Sex-dependent and sex-independent muscle activation patterns in adult gait as a function of age
Bailey, Christopher A.
Formal Analysis;Corona, Federica
Investigation;Fastame, Maria Chiara
Formal Analysis;Hitchcott, Paul Kenneth
Formal Analysis;Penna, Maria Pietronilla
Formal Analysis;Pau, Massimiliano
Writing - Review & Editing;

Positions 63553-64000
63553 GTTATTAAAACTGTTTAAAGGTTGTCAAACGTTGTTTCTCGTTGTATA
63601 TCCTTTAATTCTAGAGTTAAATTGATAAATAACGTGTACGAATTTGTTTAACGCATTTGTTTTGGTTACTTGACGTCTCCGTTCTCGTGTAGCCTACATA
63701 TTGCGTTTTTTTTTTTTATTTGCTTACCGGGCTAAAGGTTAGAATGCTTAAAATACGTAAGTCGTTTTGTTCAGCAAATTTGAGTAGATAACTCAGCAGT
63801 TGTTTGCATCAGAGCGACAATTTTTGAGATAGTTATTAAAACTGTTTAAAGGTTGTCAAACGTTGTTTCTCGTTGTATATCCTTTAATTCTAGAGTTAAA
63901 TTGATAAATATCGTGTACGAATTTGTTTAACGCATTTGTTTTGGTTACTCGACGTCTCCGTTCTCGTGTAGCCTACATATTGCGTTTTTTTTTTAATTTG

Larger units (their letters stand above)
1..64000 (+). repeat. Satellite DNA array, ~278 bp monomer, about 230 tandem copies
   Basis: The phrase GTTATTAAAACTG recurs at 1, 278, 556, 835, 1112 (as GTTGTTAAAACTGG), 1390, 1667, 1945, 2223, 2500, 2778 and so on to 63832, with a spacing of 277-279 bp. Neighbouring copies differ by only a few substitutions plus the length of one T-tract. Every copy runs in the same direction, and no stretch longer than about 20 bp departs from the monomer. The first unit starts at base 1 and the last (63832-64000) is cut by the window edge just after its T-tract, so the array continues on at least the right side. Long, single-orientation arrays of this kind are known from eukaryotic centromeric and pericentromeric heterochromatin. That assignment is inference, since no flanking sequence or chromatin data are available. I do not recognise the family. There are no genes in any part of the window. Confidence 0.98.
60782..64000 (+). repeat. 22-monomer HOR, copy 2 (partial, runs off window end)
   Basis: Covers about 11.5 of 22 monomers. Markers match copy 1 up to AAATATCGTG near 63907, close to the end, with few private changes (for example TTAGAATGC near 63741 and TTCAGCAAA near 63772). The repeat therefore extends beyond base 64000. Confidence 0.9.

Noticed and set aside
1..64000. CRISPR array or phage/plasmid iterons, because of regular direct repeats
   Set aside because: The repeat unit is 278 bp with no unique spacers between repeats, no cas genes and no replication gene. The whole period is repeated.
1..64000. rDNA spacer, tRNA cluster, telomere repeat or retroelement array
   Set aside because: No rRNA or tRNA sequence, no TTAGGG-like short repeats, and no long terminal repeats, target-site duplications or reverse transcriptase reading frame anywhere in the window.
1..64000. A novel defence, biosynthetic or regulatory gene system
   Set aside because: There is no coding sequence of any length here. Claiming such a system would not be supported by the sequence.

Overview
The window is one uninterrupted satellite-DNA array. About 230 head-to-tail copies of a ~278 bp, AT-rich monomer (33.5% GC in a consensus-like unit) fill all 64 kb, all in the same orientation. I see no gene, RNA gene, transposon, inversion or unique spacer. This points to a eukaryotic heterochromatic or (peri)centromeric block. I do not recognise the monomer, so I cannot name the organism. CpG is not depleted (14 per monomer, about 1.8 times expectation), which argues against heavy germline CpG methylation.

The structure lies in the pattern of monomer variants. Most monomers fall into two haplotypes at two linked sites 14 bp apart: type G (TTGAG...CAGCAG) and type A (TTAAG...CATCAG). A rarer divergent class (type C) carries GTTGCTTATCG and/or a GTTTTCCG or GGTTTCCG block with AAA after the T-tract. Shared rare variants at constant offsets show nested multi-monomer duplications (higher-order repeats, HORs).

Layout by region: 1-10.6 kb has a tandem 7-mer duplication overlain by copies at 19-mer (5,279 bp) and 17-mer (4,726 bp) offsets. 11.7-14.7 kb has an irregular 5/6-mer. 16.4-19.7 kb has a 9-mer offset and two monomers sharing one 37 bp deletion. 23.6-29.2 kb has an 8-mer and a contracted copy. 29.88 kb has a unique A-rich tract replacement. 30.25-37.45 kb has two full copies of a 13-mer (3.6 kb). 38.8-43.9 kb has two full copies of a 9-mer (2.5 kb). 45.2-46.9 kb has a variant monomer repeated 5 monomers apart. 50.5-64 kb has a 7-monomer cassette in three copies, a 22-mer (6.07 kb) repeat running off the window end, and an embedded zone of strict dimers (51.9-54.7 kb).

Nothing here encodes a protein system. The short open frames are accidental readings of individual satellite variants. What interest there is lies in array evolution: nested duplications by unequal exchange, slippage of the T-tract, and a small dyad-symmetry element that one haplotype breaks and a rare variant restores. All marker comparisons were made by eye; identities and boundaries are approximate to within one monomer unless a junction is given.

AbstractIntroduction Aging leads to poorer neuromuscular control that may impact mobility. However, the specific decades when these changes occur, and whether these time-based changes are sex-specific, are unclear. Methods Adults aged 20–82 years (N = 93, 51 females) walked six gait trials at their preferred speed over a 10-m platform. Electromyography (EMG) of the rectus femoris (RF), tibialis anterior (TA), and gastrocnemius lateralis (GL) were measured using wireless surface sensors. Root mean square (RMS) and within-cycle coefficient of variation (CV) values were calculated for several phases of gait. Mixed effect models were conducted to test for Age, Sex, Muscle, and interaction effects, covarying for gait speed and stride length. Results A significant Age × Sex × Muscle interaction on RMS at the mid-swing phase was found (p = .036), showing 4.2% higher RF RMS for males (β = 0.42, p = .008) and 3.3% higher GL RMS for females (β = 0.33, p = .038) with each of the three decades investigated. Significant Age × Muscle interactions on GL RMS were found at loading, mid-stance, and over the full gait cycle (ps < .05), with 2.0–4.3% higher values per decade (β = 0.20–0.43, ps < .05). There was generally higher CV with higher age at mid-swing and over the full gait cycle (significant Age effects, ps < .05). Females showed higher CV at loading, mid-stance, and terminal stance (significant Age × Sex effects, ps < .05). Discussion/conclusion Results suggest sex-dependent influences of age on muscle recruitment during a few specific phases of gait, and sex-independent influences of age on the recruitment of the ankle musculature, and on the overall gait cycle. These influences may help explain overall increased instability and fall risk in older adults.
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